Optical wireless communication systems employing dual header pulse interval modulation (DH-PIM)

ALDIBBIAT, Nawras Mohamed (2001). Optical wireless communication systems employing dual header pulse interval modulation (DH-PIM). Doctoral, Sheffield Hallam University.

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Abstract

Indoor optical wireless communication systems have been shown to be viable alternatives to radio systems for indoor networks because optical wireless systems offer a huge unlicensed bandwidth, high data rates, secure connectivity, immunity to electromagnetic interference and prevention from multipath fading. However, optical wireless systems are subject to multipath distortion and are governed by eye safety standards. Therefore, a modulation scheme is required that is capable of providing high speed and good immunity to multipath dispersion on indoor optical channels.

In this thesis, a critical review of optical wireless systems and suitable modulation schemes has been presented. A new modulation scheme called dual header pulse interval modulation (DH-PTh1) is presented. A comprehensive theoretical analysis supported by computer simulations has been carried out to study characteristics of DH-PTh1. Novel expressions for the DH-PTh1 pulse train, symbol length, bandwidth requirement, packet transmission rate, transmission capacity, Fourier transform, power spectral density, slot and packet error rates and power requirement and penalty due to multipath propagation have been presented.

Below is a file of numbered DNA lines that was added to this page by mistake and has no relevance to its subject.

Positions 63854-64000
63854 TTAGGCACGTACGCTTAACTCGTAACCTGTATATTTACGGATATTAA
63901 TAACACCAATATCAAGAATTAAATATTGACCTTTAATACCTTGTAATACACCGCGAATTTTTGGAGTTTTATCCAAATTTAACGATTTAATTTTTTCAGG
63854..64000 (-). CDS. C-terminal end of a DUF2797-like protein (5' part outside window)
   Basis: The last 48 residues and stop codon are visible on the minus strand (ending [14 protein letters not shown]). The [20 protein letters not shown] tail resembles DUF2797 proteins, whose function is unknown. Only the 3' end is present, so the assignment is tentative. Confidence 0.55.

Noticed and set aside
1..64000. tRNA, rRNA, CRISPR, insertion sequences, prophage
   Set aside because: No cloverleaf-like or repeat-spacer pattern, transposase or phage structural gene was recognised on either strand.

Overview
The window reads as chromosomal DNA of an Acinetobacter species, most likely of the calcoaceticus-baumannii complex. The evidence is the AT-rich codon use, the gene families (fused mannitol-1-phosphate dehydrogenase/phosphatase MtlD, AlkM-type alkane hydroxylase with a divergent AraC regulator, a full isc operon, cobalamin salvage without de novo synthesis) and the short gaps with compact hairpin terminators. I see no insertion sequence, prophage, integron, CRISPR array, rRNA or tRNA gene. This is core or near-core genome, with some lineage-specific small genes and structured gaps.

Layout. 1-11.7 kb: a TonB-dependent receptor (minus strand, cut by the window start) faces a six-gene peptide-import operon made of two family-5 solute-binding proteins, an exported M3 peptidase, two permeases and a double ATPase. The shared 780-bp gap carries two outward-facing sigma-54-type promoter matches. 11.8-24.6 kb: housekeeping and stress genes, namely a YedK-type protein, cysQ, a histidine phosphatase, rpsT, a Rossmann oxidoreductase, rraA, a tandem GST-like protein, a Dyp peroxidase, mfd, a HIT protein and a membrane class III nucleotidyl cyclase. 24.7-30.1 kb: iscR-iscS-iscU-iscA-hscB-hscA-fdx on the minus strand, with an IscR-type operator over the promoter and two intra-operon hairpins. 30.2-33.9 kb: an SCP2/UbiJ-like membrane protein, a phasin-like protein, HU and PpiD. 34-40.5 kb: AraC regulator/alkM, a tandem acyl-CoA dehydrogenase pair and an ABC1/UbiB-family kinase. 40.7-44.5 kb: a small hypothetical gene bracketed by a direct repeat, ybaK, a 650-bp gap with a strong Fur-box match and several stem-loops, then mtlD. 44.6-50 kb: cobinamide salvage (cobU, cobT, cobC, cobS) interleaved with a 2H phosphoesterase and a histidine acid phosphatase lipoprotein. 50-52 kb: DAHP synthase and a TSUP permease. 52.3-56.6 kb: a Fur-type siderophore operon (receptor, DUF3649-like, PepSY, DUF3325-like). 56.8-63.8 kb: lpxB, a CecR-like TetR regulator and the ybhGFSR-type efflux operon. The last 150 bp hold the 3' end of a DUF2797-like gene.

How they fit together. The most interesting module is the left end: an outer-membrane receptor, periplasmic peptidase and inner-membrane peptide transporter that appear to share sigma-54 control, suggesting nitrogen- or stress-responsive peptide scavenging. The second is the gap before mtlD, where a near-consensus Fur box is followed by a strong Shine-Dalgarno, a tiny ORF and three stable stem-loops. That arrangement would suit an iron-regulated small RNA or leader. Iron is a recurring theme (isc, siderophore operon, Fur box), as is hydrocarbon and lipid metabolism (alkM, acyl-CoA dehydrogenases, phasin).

Results from the analyses have been compared with OaK, PPM and DPTh1 modulation schemes. It has been shown that DH-PTh1 is a viable alternative scheme for indoor optical wireless communications, due to its built-in symbol synchronisation and relatively easy slot synchronisation. Compared with PPM and DPIM, DH-PIM offers shorter symbol lengths, improved transmission rates, increased transmission capacity, improved bandwidth requirement and better immunity to multipath dispersion when the dispersion is high. However these features are at the expense of a slightly higher optical power requirement and increased probability of error. The proposed scheme is suitable for applications where there is a need for high throughput.

Item Type: Thesis (Doctoral)
Research Institute, Centre or Group: Sheffield Hallam Doctoral Theses
Depositing User: Jill Hazard
Date Deposited: 18 Jun 2013 16:05
Last Modified: 18 Jun 2013 16:05
URI: http://shura.shu.ac.uk/id/eprint/7117

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